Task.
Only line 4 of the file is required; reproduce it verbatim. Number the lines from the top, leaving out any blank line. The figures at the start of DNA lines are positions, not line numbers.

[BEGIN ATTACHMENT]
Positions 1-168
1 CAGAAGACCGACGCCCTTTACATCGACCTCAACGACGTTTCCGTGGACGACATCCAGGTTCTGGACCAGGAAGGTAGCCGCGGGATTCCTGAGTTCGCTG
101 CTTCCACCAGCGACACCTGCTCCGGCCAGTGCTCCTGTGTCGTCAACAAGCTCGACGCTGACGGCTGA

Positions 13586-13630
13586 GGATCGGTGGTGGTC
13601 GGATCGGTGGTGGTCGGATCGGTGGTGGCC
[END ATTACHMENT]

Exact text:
Positions 13586-13630